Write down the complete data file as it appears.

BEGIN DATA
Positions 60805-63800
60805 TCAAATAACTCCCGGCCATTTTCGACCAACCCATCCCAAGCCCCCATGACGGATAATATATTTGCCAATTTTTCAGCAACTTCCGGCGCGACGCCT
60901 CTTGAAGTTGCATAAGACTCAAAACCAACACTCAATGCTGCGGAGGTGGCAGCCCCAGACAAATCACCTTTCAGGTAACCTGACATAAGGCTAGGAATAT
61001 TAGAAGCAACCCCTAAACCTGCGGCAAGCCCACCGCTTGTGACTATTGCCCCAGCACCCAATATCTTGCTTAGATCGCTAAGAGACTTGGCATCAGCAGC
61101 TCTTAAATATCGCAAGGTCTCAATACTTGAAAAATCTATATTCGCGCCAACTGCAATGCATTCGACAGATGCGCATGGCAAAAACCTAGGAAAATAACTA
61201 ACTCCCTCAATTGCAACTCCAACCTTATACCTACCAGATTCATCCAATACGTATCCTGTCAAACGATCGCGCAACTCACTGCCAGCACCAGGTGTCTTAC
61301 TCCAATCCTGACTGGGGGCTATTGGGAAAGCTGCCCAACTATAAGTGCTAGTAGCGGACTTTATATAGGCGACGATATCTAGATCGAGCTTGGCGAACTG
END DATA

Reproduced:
Positions 60805-63800
60805 TCAAATAACTCCCGGCCATTTTCGACCAACCCATCCCAAGCCCCCATGACGGATAATATATTTGCCAATTTTTCAGCAACTTCCGGCGCGACGCCT
60901 CTTGAAGTTGCATAAGACTCAAAACCAACACTCAATGCTGCGGAGGTGGCAGCCCCAGACAAATCACCTTTCAGGTAACCTGACATAAGGCTAGGAATAT
61001 TAGAAGCAACCCCTAAACCTGCGGCAAGCCCACCGCTTGTGACTATTGCCCCAGCACCCAATATCTTGCTTAGATCGCTAAGAGACTTGGCATCAGCAGC
61101 TCTTAAATATCGCAAGGTCTCAATACTTGAAAAATCTATATTCGCGCCAACTGCAATGCATTCGACAGATGCGCATGGCAAAAACCTAGGAAAATAACTA
61201 ACTCCCTCAATTGCAACTCCAACCTTATACCTACCAGATTCATCCAATACGTATCCTGTCAAACGATCGCGCAACTCACTGCCAGCACCAGGTGTCTTAC
61301 TCCAATCCTGACTGGGGGCTATTGGGAAAGCTGCCCAACTATAAGTGCTAGTAGCGGACTTTATATAGGCGACGATATCTAGATCGAGCTTGGCGAACTG